By Ethan Lyon, Senior Writer
A former TV star versus a multi-billion dollar news network. Who would win in a popularity contest? You would imagine the international news network, but you’d be wrong. How was former the MTV Punk’d star, Ashton Kutcher able to surpass one million Twitter followers and win-out over news giant, CNN?
For most of us, building global networks of followers would require tirelessly working for weeks, months or even years to even come close to such six figure Twitter followers. Whether it’s through higher education and cultivating new skills or developing relationships (think politics), most of us aspire to be something great. We look to cultural icons for guidance on how we can forge our own path to greatness. Though not everyone aspires to be Ashton Kutcher, his influence–through his global network of followers–is a much sought-after asset for businesses and professionals alike. We will explore how human and social capital intersect to create such far-reaching influence.
Social capital is defined by the connections between online and offline networks. In the digital space, social networks enable users to connect with millions of others on a global scale, as the Ashton / CNN social media battle illustrates. While social capital is about networks and groups, human capital is about the value of an individuals cumulative knowledge, experience and talent.
Social Capital + Human Capital
Human capital and social capital typically follow each other. Consider the Barack Obama’s path to the presidency. Before his seat in Congress, he built his human capital through getting his law degree and publishing several books among many other accomplishments. He leveraged his human capital to then build his social capital. It was when he started getting more involved in politics that he developed a large network. In his presidential campaign, he accelerated the growth of his social capital. He was able to tap into the collective support of millions through smart offline and digital strategies. It is in this way human and social capital can work together to build influence.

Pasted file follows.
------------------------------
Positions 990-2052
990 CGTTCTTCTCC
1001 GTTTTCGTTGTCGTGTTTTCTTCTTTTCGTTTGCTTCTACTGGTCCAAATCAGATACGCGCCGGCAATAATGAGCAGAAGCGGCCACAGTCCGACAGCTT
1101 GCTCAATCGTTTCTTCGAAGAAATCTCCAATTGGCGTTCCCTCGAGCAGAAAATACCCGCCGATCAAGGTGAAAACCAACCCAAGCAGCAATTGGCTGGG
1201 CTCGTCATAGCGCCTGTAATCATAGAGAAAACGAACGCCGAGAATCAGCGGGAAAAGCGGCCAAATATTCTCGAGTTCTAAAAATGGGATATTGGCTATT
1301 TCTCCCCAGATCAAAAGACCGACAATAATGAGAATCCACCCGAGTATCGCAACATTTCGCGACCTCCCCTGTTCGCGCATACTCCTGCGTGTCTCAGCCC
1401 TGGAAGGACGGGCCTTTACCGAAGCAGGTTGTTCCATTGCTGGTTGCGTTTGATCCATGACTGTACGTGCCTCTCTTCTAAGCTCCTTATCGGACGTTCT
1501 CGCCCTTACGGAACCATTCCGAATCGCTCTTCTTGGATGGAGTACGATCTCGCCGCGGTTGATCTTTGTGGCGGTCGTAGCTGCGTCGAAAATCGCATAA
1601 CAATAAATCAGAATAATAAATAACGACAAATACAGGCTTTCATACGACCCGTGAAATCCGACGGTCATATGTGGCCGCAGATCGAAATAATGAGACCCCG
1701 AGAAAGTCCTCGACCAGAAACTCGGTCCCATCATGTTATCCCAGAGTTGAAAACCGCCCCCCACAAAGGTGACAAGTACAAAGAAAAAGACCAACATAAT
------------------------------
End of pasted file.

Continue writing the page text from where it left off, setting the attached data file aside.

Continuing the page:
Conversely, we can take a look at how social capital reflects on human capital. Take Darren Rowse, for example. In 2002, Daren was so influenced by an article he read about the emergence of blogging, he started one of his own. Darren grew ProBlogger into the number one blog about blogging. His sizable user base enabled him to publish a book about blogging. It was in this way that his digital / social clout built his human capital.
Just as Darren Rowse leveraged the powerful tool of blogging, Barack Obama followed a similar digital path (though on a greater scale). Obama used social networks as a means to connect with and engage millions of his supporters while capturing new audiences. By election day, fully 25% of people who pulled the lever for Obama were already connected to his campaign digitally, reports New York Magazine. From everyday people like Darren Rowse to political heavyweights like Obama to pop culture figures like Ashton Kutcher, the web is a powerful tool to develop social and human capital.
If you’re a “Darren Rowse,” you might want to consider focusing on your social capital and on the sidelines start thinking about your human capital (speak at conferences, and engage in other authority / credibility-building strategies). Or, if you’re already a cultural icon with strong human capital, you might want to consider building only your social capital. As you’ve already built your human capital, the web is a powerful tool to extend your social reach (think Obama’s 2008 Presidential campaign). The web can help you accelerate your capital-building efforts, whether you’re a “Darren Rowse” or “Barack Obama.”
Image by Shlomit Wolf from Stock.Xchng